Transport arrangements:

Return Scottish Citylink coach journey between Fort William and Glen Coe.

Hot weather escapades with views of Ben Nevis

23rd March 2015

Some may adore sunshine holidays in destinations where scorching temperatures are commonplace but that is not my preference. Childhood memories of the summers of 1983 and 1984 feature sweaty journeys across fields on afternoons with sweltering temperatures and this was Ireland’s south-western corner. Strangely, the higher temperatures of around 30° C experienced around Saint Malo on a school trip in 1989 have no such associations in my memory and I am left to wonder if the coastal location with its sea breezes had anything to do with it. Nevertheless, it is those sultry inland days that have  convinced me earlier that cooler days were more to be my liking.

In spite of that thinking, there are times when the desire to go for a walk with summer sunshine gets the better of me; there was a time when a heatwave was a time when I scotched the idea of embarking on a walking excursion. Much of the time, this has me out in temperatures hovering around 20° C but there are times when those in excess of this are overlooked. The trouble with physical activity on warm days is that staying well hydrated becomes more of a concern. It is all too easy to let yourself go to the point that headaches and other symptoms start to strike so you never can be too careful.

The summers of 2013 and 2014 brought a good share of warm sunny weather to Britain after winters that were either long and cold (2013) or wet and stormy (2014). In some ways, they were not so unlike those from thirty years earlier. Even so, I so needed a getaway after the events of springtime 2013 that I booked in an extended weekend during July that I used to head to Fort William. It was one of those “come what may” bookings and it was hot sunny weather that I got.

Sgùrr a' Mhàim, Glen Nevis, Fort William, Lochaber, Scotland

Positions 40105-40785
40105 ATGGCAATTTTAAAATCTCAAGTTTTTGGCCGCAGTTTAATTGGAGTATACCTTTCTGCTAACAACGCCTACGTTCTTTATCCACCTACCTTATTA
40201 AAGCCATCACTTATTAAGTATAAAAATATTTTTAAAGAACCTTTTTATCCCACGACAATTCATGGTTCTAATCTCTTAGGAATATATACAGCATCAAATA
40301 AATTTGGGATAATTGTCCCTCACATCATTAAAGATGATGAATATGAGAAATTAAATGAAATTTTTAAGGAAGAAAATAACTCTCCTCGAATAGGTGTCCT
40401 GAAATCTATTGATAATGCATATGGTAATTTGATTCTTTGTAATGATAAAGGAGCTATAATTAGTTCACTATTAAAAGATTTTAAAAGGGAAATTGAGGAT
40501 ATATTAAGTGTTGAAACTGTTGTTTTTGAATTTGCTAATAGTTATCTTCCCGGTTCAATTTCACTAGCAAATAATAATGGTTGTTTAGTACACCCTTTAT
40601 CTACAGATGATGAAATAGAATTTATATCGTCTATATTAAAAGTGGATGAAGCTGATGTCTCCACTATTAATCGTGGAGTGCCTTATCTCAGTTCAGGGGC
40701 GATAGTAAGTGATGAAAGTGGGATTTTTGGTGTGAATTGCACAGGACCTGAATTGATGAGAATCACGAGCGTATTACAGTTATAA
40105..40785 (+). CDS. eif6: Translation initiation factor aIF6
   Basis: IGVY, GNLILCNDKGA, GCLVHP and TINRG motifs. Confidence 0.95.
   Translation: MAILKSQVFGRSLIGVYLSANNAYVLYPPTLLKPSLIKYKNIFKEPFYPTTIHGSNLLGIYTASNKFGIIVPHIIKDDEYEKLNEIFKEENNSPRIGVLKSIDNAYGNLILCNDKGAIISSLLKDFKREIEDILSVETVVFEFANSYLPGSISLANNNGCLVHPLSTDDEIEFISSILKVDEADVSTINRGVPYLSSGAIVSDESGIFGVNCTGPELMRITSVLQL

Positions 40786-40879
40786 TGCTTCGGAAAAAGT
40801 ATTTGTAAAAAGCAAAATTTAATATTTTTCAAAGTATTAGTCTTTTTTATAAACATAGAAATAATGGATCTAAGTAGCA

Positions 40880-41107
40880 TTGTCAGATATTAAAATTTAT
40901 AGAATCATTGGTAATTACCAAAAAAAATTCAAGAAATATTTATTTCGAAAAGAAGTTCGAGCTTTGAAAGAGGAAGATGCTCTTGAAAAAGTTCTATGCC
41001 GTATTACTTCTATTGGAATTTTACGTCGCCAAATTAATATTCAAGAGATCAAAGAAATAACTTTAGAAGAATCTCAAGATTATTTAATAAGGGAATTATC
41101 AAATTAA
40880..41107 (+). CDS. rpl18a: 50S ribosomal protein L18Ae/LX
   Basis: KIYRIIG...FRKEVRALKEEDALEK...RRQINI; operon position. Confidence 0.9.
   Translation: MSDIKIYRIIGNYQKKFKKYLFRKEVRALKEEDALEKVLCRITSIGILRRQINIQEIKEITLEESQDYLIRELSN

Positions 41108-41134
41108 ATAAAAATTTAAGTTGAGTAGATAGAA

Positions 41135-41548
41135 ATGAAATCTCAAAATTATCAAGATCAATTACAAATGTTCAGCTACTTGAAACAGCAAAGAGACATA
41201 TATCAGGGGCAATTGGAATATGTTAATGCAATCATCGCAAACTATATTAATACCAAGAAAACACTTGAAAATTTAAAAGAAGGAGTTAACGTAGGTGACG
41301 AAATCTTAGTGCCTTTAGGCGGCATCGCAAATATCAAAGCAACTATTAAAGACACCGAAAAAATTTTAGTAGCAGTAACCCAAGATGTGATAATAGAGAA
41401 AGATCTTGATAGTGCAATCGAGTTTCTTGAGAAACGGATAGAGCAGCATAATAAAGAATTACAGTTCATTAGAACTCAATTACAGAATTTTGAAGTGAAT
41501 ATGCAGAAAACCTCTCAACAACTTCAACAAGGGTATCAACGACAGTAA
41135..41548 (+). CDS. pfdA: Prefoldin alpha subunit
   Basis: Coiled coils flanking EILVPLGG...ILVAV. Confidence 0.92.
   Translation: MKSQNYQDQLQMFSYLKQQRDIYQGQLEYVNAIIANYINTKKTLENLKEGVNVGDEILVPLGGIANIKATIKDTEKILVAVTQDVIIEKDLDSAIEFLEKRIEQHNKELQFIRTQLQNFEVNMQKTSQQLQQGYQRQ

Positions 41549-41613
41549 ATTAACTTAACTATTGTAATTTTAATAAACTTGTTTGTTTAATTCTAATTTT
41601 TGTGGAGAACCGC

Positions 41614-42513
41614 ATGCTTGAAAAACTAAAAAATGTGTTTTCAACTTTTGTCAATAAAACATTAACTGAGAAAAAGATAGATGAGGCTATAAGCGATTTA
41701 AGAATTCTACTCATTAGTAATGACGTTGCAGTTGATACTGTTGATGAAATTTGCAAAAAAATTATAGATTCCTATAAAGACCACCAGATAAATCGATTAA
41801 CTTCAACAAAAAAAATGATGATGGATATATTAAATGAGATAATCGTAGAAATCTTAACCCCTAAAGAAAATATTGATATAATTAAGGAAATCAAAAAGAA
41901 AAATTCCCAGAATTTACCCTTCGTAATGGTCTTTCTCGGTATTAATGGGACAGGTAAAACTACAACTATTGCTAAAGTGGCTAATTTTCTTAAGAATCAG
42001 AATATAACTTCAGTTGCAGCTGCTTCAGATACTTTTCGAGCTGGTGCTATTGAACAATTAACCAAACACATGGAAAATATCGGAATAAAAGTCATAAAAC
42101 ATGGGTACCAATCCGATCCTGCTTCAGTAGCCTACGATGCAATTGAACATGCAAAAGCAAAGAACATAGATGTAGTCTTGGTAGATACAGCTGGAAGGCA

Travel days were Friday and Monday so Saturday and Sunday were available for spots of exploration. Friday was so hot that train and coach air conditioning could not be but relished. The stifling heat around Glasgow was all the more unmissable as I trotted from Glasgow Central train station to Glasgow Buchanan bus station and Fort William felt similar. Things must have a cooled a little for I wandered out on an after dinner stroll before retiring to bed for the night.

Glenfinnan from Loch Shiel, Lochaber, Scotland

With that in mind, I am not surprised that I went for light strolling around Glenfinnan on the Sunday. Then, I walked a little of the shore of Loch Shiel to reprise a walk that I had done of a Saturday in January 2011. Skies were clearer the second time around and enjoyed the views before taking a break from the sun in the cafe at the National Trust for Scotland visitor centre. After that, I went up the small hill behind it and lingered so as to take in what I could see from the vantage point. That was not all for I stumbled on a walk that dropped from Glenfinnan’s train station down under the scenic railway viaduct that features in many photos and in the Harry Potter films too. Temperatures must have cooled because I only have pleasant memories of these and others were out savouring the surroundings too.

Beinn a' Chrùlaiste and Buachaille Etive Mor, Glen Coe, Scotland

Stob Coire Easain and Stob a' Choire Mheadhoin, Spean Bridge, Lochaber, Scotland

It was the preceding Saturday that saw me being more adventurous. It is something that I ponder with amazement now but the idea of walking from Kingshouse Hotel to Kinlochleven with a diversion to the top of Beinn a’ Chrùlaiste somehow trumped what now looks like my better reason. Thankfully, there was a cooling breeze assisting the ascent and views opened up all around me. What also became apparent was the amount of heat haze that abounded on more distant hills. The Mamores and the White Corries were most affected and I have been experimenting with the Neutralhazer plugin in Photoshop to see what it can do for me. Of course, a day with less challenging lighting would be better and Beinn a’ Chrùlaiste is such a place that a return is worthwhile.

Stob Dearg, Stob a' Ghlais Choire and Meall a' Bhùiridh, Glen Coe, Scotland

On the day, the hill forestalled my plans to go all the way to Kinlochleven. That is not to say that I did not try myself out before going the way of reason. Now that I think of it, the lost golden evening may not have got me much more than I had anyway. The day have been a good one and looking over things now opens up more possible escapades like walking from Rannoch train station to Kingshouse Hotel or even an out and back hike from Glencoe village to the top of Meall Ligiche. The more modest height of the latter could afford some stirring views of higher eminences too so the TGO route idea could be a goer. Repeating sections of the West Highland Way north of Bridge of Orchy also tempts me so Glen Coe may not be see me deserting the place just yet when there is so much more to see.